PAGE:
The 5 Financial Secrets You Should Never Reveal


Sharing is great but here are five things you shouldn’t share with your spouse or children.

When we spend time with children words of wisdom such as “it is good to give” and “sharing is caring” are often mentioned. We love to share with them whether it’s lunch sweets or toys–sharing can bring joy. Although this may seem true in some cases it is not always true when it comes information about your finances. While sharing can have its benefits there are five things that you shouldn’t share with anyone even your spouse or children.

Card Details: The card clearly displays information such as the expiry date number and full name. While most people will know your name you are not allowed to share any other information on the card. It is there to be used by you and not for anyone else. These details are required to conduct online transactions. This information is the first layer of security. It is impossible to misuse your card without it. These details should be kept confidential and not divulged to anyone unauthorised.

CVV: Each debit and credit card comes with a card verification number or unicvv number printed on the reverse. This number is essential for online transactions.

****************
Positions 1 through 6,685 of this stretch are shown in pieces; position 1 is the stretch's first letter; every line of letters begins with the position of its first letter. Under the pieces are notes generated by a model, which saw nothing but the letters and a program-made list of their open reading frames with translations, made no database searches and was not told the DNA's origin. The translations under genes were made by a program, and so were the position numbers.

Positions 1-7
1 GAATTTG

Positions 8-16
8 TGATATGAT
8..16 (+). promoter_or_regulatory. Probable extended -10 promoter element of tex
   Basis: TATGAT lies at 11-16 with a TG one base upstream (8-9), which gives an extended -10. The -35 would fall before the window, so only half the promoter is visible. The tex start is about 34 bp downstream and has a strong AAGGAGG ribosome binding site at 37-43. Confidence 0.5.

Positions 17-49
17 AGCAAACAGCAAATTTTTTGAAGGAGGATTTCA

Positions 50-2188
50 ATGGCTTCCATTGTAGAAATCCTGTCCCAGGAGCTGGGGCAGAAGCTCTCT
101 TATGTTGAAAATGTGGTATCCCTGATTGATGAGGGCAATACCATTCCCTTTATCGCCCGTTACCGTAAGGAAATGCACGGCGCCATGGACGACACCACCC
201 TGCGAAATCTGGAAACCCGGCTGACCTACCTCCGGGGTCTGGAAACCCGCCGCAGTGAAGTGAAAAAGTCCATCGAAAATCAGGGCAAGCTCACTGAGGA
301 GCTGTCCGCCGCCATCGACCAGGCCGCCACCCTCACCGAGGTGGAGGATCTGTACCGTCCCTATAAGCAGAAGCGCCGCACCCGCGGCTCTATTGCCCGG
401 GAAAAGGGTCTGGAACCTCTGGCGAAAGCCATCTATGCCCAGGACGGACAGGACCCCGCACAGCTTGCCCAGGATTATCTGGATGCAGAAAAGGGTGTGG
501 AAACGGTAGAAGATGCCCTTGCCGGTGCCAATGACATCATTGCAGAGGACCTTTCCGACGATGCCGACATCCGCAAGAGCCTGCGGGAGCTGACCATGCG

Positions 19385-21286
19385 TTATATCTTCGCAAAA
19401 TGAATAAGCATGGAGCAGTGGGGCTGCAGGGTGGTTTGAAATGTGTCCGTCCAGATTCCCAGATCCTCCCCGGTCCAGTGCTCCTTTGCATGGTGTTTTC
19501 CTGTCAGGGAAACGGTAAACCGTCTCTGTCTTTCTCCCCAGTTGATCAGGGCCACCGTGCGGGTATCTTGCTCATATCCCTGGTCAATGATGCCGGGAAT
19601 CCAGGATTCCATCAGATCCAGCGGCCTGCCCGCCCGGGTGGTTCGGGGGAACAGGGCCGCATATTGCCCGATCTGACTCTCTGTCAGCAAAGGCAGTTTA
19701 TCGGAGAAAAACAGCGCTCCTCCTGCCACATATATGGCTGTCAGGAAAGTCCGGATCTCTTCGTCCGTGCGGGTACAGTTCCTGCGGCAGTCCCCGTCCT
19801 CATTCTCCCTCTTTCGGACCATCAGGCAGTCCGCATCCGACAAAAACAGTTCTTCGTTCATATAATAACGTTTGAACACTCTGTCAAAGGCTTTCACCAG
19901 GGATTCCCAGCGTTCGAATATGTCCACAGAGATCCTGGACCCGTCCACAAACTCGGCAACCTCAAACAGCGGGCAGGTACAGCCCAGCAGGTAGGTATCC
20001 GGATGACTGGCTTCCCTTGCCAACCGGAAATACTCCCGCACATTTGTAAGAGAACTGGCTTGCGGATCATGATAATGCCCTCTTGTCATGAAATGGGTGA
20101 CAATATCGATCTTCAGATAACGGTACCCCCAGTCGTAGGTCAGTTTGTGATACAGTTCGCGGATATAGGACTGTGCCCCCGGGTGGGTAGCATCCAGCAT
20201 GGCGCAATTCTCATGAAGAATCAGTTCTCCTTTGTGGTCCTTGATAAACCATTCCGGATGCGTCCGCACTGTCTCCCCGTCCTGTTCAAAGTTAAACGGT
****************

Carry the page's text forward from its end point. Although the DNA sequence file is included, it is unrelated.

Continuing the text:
This information is also clearly printed on your card and should be kept confidential.

Passwords: You know that online transactions cannot be completed if you don’t have confidential information such as your card details customer identification number and password. Other details such as your card number and password may have been compromised but the passwords are completely yours. It is important not to tell anyone about it. Also, make sure to change passwords regularly just in case.

PIN: To withdraw money or complete transactions at ATMs or merchant establishments personal identification numbers (PINs) are required. It is a secret number that provides vital security features. It is a secret number that you should never share. Also, be cautious when using it at PoS machines and ATMs to make sure nobody is watching to steal it.

OTP: One time passwords (OTP) a new second-factor authentication tool make online transactions safer. An OTP is generated when you buy anything online with your card net banking or your e-wallet. It is usually sent to your registered number. This level is only applicable if you have cleared all security hurdles.

This is your last defense in case your confidential data is compromised. If you share your OTP with another person it may be used to remove thousands from your account instead of the Rs500 debit that you might be expecting.

Always be suspicious of anyone who asks you for it. You will never get it from your bank or financial services provider.